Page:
EXTORTION: Wendell Rodricks has been posting that a journalist who carried a story about his new museum of costumes — Moda Goa — has been demanding money from him
By Ananth Krishnan
Unlike India, where a fresh storm has broken out on social media over a journalist who tried to extort money from a private individual, the Chinese government is reported to be unashamedly ‘buying’ journalists world wide in an organised manner
Visiting journalists give glowing report”, read a headline in the Beijing edition of the China Daily, an English-language newspaper that’s run by the Chinese government.
Not unusual in China, no doubt, where the state controls the media with a firm hand.
But what was unusual about this particular news report last year was where the journalists were from: India, Pakistan, Bangladesh, and more than a dozen countries from Southeast Asia and Africa.
They were all part of a unique Chinese experiment that may yet be Beijing’s most successful — and least known — attempt to better shape the world media’s reporting on China.
For 10 months every year, starting 2016, China’s foreign ministry has hosted around 100 foreign journalists from leading media houses in Asia and Africa. They have been given the red-carpet treatment: apartments in one of Beijing’s plush residences, the Jianguomen Diplomatic Compound, where a two-bedroom apartment costs 22,000 Yuan (`2.4 lakh), a 5,000 Yuan monthly stipend for some (`50,000) and free tours twice-every-month to different Chinese provinces. They are also given language classes and at the end of the programme, they are given degrees in international relations from a Chinese university.
Perhaps above all, they are given what other foreign correspondents in China are usually denied — access to Chinese government officials and ministries.
This initiative coincides with two major Chinese government objectives: the launch of President Xi Jinping’s Belt and Road Initiative in 2013, and Xi’s call in 2016 to “tell China’s story better” to the world.
“The relationship between China and the rest of the world is undergoing historic changes. China needs to know better about the world and the world needs to know better about China,” Xi said, when his government re-launched state broadcaster China Central Television (CCTV) as China Global Television Network (CGTN) with six channels, including an expanded United States bureau and Africa bureau. In Xi’s words, the mission for CGTN was to “tell stories about China well and spread China’s voice well; enable the world to see a multidimensional and colourful China; present China as a builder of world peace, a contributor to global development, and an upholder of international order; and make efforts to build a community of common destiny”.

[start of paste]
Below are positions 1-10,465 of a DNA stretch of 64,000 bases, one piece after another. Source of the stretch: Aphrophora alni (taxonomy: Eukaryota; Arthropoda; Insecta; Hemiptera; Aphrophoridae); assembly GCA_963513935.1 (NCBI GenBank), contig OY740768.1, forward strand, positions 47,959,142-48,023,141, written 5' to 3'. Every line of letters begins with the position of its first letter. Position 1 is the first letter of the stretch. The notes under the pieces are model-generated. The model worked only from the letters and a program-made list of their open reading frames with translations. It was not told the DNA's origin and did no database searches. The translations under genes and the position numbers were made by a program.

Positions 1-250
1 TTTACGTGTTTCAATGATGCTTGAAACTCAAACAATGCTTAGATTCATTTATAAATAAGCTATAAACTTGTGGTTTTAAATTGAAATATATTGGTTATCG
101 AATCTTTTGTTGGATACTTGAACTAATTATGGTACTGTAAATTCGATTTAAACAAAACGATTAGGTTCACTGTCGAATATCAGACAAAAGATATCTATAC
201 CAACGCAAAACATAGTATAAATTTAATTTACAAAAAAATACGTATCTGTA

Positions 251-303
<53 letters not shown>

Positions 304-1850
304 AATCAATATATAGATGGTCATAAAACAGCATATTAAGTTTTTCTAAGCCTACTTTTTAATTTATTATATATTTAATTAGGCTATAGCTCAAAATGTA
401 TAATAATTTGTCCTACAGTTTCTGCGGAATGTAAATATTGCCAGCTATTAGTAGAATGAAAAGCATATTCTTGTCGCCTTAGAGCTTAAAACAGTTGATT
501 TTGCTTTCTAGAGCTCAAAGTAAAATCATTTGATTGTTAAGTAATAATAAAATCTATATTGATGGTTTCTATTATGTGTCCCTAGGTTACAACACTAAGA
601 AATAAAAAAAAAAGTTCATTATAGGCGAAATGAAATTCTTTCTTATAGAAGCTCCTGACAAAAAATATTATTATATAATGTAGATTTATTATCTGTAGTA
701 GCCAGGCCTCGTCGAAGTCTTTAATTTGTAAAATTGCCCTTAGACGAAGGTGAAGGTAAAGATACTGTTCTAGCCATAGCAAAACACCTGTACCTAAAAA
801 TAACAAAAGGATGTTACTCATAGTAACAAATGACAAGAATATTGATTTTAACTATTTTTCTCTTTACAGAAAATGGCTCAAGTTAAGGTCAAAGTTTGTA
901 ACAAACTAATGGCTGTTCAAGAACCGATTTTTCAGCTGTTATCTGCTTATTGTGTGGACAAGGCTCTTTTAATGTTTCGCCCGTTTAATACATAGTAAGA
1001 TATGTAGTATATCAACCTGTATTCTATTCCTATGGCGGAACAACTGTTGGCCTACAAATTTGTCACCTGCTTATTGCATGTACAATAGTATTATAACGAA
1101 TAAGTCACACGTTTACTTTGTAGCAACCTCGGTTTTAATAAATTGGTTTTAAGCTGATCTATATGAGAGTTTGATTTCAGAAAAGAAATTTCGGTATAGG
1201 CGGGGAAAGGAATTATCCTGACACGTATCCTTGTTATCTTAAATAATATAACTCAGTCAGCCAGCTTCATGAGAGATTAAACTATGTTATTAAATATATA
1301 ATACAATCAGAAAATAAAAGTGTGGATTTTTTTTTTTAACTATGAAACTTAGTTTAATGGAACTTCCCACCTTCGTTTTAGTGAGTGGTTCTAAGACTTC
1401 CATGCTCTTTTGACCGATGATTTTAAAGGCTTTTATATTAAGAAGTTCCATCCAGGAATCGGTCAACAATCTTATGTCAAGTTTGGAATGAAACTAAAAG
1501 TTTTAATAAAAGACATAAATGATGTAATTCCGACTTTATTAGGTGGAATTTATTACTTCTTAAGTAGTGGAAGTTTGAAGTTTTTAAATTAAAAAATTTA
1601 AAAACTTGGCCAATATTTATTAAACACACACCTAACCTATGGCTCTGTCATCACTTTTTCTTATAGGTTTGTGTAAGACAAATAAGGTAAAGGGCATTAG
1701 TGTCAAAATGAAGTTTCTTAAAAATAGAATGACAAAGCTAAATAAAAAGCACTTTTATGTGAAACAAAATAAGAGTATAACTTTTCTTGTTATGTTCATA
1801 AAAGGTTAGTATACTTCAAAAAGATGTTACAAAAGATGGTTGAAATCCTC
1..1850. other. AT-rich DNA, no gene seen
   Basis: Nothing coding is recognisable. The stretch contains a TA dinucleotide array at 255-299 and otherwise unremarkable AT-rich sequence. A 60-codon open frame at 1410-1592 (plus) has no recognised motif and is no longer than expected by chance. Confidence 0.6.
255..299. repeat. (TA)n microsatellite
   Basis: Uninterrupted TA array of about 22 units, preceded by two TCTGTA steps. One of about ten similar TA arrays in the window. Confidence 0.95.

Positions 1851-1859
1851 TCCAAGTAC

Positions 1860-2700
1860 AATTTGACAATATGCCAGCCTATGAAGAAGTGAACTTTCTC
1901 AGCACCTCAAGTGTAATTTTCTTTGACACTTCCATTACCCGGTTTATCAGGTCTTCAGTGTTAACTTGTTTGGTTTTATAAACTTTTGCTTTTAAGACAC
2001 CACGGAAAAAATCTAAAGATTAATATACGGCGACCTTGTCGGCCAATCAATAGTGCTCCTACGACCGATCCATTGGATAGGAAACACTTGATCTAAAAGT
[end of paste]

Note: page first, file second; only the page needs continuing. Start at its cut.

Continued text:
But Beijing is aware that having Chinese journalists tell the story can only go so far. Hence, its effort to rope in the world’s media.
China isn’t unique in offering media fellowships, which institutions — both government and private — in the US, UK and Australia have offered for years. What is different is the opacity of the effort and its ambitious scope and scale, and the degree of control of the press in China. In many cases, there is no clear application process and invitees are approached by the Chinese Embassy. The programme was first launched for African journalists, with Beijing setting up a China Africa Press Center (CAPC).
After a successful test run, China South Asia Press Centers (CSAPC) and China Southeast Asia Press Centers (CSEAPC) were launched. These are operated by the Chinese foreign ministry and the China Public Diplomacy Association.
The participating journalists are accredited with these press centres — and not their own media outlets — which limits the scope of their coverage and travel in China. During the 10-month stay, they cannot undertake individual reporting trips unaccompanied by government minders — as they are not independently accredited — and are hence hamstrung from reporting on issues seen as “sensitive”, from human rights to Tibet and Xinjiang.
During the past three years, participating media outlets from India, Pakistan, Bangladesh, the Philippines and many other countries have carried dispatches from the programme. Among the Indian media organisations that have participated in the programme are the Indo-Asian News Service (IANS), Jansatta, and The Indian Express.